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Urfaust. - 75%

Perplexed_Sjel, May 18th, 2009

This is the shit wet dreams are made of. Think about it with a clear mind, I know when I did, I urinated in my panties a bit. The Ruins of Beverast, a fantastic one man band from Germany, alongside Urfaust, an innovator operator of cleanly sung black metal from the Netherlands. If this isn’t a split consisting of two contrasting legends, I don’t know what is! Even though my opinion of this split varies, I still consider it a worthwhile purchase due to the fact that we’re seeing two legends in the making participate together for the first, and perhaps last time. Let us begin with Urfaust, seeing as they’re the first band to participate on this monumental split. This Dutch band are well known in black metal circles due to their orchestral style, which consists of a unique breed of clean vocals, though they’re screamed at the top of the vocalists lungs. This two man double act, consisting of members named IX and VRDRBR (which sounds like some sort of deviant sexual disease), are a curious band who like to have their fans enter the surreal realms of black metal with mystical soundscapes that rely heavily on guitars and a vocal approach that will satisfy the needs of the experimental hunter gatherer who takes it upon him or herself to explore the most outrageous bands within the genre that is black metal. Well, here you have it, Urfaust.

This two man Dutch band are one of the strangest I’ve heard, though they’re not alone in their approach. A certain Circle of Ouroborous have also taken it upon themselves to use a similar sort of vocals. In my opinion, Urfaust are the more convincing and certainly more charming band, though I haven’t really paid as much attention to the Finnish band as much as I perhaps should, especially considering the fact that they’ve recently covered a Joy Division hit - a band whom I am particularly fond of. Both bands may use this mystical approach, but in varying ways. Urfaust use less acoustics and more thrust in terms of the repetitive black metal guitars, which are mostly tremolo based. This hypnotic style, though repetitive, seems fresh in the mind from beginning to end as Urfaust collectively run through the experimental realms of surreal metal as if they know it like the back of their hand. I’m pleased to hear that the band have continued with this style on the split, though it is unfortunate that the band altered between the first and the second full-length records. One is certainly more atmospheric than the other and this would fall into the second record category of less atmospheric, but more mature and professional in sound. ‘Vom Geist Der Schwere’ isn’t the pinnacle of Urfaust’s career, but is worthy of a split release with my more favoured The Ruins of Beverast. I give this section 75%.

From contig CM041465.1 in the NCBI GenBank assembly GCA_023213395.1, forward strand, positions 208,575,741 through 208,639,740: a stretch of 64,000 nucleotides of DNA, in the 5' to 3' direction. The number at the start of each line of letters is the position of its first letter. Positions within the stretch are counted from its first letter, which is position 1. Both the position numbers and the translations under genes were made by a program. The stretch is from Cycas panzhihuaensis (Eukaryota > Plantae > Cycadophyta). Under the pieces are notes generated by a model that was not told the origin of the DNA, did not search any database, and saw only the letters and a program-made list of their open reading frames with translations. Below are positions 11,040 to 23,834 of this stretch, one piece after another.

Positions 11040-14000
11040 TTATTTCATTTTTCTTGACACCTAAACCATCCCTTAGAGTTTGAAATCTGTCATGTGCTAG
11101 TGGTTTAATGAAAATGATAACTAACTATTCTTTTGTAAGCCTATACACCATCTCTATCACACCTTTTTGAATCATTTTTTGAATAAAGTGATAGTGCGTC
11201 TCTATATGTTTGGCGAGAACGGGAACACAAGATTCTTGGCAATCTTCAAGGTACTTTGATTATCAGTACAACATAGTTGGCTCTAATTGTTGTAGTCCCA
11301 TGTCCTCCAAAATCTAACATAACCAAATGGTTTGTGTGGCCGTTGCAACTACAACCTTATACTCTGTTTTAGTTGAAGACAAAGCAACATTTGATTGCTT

The second song, The Ruins of Beverast entrée into the mix is entitled ‘The Moselle Enigma... is a Tale About All That Frightens Man’ and, on first impressions, is the exact opposite of what I have expected. Is this meant to be experimental? Is this a sign of things to come? In more ways than one I’m hoping not since this song is a complete let down. It seems as if Alexander von Meilenwald has specifically created a song so different from the songs present on the two full-lengths in order to merely keep up with Urfaust’s style of dynamic play. This song could be considered something from the ‘Rain Upon The Impure’ era for the German one man band, but it certainly isn’t as constructive. The atmosphere is a let down, though the ambient passages, with hollow chanting of a seemingly religious kind do fit nicely in the dense sound which contains samples of falling rain and Alexander von Meilenwald’s spoken voice over the top, though his voice is still distorted to full affect. His vocals are an issue here too, which is disappointing. They’re not on top form. His voice isn’t as appealing as it once was and pales in comparison to the vocals present on the Urfaust side, which are truly and epically unique in every way possible. The production, which is scratchy does him no favours.

It doesn’t highlight his voice well and, at times, he can sound a bit like Wrest on Lurker of Chalice, without the dark presence. Nothing about this song stands out as a major positive. It floats between mediocrity and the unknown whilst toiling with the idea of really setting the place of fire with some impressive guitars, but it never quite lives up to the immense expectations that Alexander von Meilenwald has set himself given his previous performances and future performances to date. Musicianship isn’t exactly an issue. We all know he’s a talented musician, hence the disappointment, but there are questions over the direction of the song and why Alexander von Meilenwald allowed the production to ruin the cold atmosphere at the heart of the song. ‘Rain Upon The Impure’ took a long time to get used to, for me, given its vastly contrasting production, so I imagine this will be the same, given time. However, I’m not sure I’ll allow it the time to fuse its sorrowful ways into my system, despite the fact that there is some interesting instrumentation and limitless talent. One for the die hard fans. I give this section 62%.